2. Step 2 (sampling part): The remaining weight is filled by sampling vectors $$z$$ according to Kernel SHAP weights renormalized to the values not yet covered by Step 1. Together with the results from Step 1 - correctly weighted - this now forms a complete iteration as in Covert and Lee (2021). The difference is that most mass is covered by exact calculations. Afterwards, the algorithm iterates until convergence. The output of Step 1 is reused in every iteration, leading to an extremely efficient strategy.

The default behaviour of kernelshap() is as follows:

• $$p \le 8$$: Exact Kernel SHAP (with respect to the background data)
• $$9 \le p \le 16$$: Degree 2 hybrid
• $$p > 16$$: Degree 1 hybrid
• $$p = 1$$: Exact Shapley values

It is also possible to use a pure sampling strategy, see Section “User visible changes” below. While this is usually not advisable compared to a hybrid approach, the options of kernelshap() allow to study different properties of Kernel SHAP and doing empirical research on the topic.

Kernel SHAP in the Python implementation “shap” uses a quite similar hybrid strategy, but without iterating. The new logic in the R package thus combines the efficiency of the Python implementation with the convergence monitoring of [1].

[1] Ian Covert and Su-In Lee. Improving KernelSHAP: Practical Shapley Value Estimation Using Linear Regression. Proceedings of The 24th International Conference on Artificial Intelligence and Statistics, PMLR 130:3457-3465, 2021.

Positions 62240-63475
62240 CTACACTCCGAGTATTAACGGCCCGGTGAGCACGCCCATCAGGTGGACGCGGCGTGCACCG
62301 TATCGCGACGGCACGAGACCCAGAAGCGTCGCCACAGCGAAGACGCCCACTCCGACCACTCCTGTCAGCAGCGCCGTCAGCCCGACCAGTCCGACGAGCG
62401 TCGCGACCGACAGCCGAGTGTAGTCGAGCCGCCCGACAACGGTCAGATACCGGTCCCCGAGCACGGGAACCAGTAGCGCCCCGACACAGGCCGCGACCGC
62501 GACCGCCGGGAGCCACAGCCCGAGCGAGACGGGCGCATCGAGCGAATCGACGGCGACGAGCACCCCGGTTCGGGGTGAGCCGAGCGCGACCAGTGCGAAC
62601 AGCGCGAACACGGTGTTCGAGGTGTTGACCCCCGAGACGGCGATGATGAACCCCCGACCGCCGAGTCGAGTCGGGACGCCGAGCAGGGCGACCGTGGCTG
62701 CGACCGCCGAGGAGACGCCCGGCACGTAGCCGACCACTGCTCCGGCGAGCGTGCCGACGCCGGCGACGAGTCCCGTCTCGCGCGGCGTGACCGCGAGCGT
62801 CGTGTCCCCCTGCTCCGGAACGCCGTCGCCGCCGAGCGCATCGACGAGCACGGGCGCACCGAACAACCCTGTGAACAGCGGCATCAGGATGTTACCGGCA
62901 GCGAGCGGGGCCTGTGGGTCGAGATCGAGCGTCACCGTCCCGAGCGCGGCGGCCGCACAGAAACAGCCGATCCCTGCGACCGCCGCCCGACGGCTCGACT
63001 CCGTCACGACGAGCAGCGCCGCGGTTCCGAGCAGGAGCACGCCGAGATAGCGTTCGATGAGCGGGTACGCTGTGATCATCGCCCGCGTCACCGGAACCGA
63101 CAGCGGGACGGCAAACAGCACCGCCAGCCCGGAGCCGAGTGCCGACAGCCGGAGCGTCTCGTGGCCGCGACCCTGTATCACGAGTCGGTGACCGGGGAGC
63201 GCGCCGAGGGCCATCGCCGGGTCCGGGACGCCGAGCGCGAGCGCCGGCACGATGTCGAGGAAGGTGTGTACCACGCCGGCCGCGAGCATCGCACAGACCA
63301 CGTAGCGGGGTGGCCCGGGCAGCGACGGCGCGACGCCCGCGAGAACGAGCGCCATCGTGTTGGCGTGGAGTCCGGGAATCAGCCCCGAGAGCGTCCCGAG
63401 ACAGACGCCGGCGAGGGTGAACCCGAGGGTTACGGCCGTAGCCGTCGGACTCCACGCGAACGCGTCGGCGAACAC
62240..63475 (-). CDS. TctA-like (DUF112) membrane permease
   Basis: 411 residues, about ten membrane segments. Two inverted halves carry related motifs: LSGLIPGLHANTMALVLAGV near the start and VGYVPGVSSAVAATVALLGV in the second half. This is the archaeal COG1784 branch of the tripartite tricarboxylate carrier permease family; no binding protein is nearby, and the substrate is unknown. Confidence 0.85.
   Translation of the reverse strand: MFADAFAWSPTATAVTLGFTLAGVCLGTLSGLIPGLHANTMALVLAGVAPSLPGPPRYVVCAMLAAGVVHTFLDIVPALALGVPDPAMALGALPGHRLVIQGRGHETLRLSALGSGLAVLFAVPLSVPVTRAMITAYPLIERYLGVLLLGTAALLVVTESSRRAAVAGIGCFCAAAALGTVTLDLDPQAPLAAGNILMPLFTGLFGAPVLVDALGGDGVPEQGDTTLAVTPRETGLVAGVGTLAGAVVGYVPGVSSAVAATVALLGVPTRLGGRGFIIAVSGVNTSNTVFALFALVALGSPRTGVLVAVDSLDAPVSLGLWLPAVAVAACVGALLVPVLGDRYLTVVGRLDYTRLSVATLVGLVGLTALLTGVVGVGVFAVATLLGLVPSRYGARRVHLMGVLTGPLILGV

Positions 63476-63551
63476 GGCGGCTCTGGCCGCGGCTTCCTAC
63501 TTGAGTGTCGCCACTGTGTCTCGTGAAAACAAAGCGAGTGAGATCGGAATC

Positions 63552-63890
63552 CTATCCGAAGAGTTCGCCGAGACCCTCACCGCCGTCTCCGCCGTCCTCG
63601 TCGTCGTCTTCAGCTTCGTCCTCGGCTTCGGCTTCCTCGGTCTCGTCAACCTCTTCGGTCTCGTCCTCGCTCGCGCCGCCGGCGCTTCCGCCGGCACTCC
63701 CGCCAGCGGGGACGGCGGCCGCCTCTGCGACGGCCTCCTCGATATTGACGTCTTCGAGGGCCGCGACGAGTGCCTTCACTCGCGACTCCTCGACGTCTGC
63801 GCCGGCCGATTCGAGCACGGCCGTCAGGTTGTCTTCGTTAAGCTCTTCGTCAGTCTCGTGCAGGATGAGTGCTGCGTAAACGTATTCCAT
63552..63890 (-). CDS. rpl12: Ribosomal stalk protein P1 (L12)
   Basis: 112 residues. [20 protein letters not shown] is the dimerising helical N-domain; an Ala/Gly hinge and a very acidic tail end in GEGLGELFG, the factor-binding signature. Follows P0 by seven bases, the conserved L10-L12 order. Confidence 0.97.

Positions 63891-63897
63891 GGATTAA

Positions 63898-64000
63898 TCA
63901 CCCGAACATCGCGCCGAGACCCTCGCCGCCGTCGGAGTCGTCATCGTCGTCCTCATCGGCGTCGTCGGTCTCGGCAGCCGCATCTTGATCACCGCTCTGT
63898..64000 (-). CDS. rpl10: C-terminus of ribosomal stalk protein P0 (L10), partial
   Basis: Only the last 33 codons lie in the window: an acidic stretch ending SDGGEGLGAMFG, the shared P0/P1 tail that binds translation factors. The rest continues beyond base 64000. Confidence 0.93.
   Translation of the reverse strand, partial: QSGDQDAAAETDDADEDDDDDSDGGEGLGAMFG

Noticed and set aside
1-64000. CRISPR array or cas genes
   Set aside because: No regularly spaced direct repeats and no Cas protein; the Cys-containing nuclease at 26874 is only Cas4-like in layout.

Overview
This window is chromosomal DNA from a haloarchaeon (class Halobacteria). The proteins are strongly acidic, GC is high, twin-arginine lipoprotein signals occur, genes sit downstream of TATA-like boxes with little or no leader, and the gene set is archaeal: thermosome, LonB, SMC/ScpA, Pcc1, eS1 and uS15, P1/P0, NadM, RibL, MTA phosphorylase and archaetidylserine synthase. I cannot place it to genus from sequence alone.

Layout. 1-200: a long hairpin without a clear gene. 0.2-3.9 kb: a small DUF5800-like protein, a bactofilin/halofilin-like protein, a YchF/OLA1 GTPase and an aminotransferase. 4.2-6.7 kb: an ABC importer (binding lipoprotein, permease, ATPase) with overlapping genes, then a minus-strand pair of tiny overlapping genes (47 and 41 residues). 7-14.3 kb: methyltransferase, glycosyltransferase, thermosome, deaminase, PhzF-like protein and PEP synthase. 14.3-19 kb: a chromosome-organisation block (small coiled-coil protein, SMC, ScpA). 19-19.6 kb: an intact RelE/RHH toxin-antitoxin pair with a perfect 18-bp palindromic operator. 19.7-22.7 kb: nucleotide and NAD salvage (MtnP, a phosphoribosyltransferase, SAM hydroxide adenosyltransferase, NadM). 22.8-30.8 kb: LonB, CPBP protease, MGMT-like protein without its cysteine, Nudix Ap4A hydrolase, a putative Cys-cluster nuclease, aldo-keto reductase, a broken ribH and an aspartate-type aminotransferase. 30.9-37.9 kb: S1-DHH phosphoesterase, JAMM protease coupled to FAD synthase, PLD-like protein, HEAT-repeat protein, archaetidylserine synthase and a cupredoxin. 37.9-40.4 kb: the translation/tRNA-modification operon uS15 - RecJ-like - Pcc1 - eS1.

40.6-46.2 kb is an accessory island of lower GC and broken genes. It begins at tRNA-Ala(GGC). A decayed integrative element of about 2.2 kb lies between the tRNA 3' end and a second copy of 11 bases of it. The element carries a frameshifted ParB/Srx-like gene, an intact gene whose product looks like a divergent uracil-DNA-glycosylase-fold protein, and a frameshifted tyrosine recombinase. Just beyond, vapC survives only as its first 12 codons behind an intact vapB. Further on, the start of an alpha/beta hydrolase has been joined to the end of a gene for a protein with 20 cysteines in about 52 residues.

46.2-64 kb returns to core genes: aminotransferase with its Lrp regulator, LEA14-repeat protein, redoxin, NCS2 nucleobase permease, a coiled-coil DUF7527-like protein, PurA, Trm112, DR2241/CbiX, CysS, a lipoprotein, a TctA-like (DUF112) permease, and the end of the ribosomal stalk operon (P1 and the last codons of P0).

## User visible changes

• The default value of m is reduced from $$8p$$ to $$2p$$ except when hybrid_degree = 0 (pure sampling).
• The default value of exact is now TRUE for $$p \le 8$$ instead of $$p \le 5$$.
• A new argument hybrid_degree is introduced to control the exact part of the hybrid algorithm. The default is 2 for $$4 \le p \le 16$$ and degree 1 otherwise. Set to 0 to force a pure sampling strategy (not recommended but useful to demonstrate superiority of hybrid approaches).
• The default value of tol was reduced from 0.01 to 0.005.
• The default of max_iter was reduced from 250 to 100.
• The order of some of the arguments behind the first four has been changed.
• Paired sampling no longer duplicates m.
• Thanks to Mathias Ambuehl, the random sampling of z vectors is now fully vectorized.
• The output of print() is now more slim.
• A new summary() function shows more infos.

## Other changes

• The resulting object now contains m_exact (the number of on-off vectors used for the exact part), prop_exact (proportion of mass treated in exact fashion), exact flag, and txt (the info message when starting the algorithm).

## Bug fixes

• Predictions of mgcv::gam() would cause an error in check_pred() (they are 1D-arrays).
• Fixed small mistakes in the examples of the README (mlr3 and mgcv).

# kernelshap 0.2.0

## Breaking change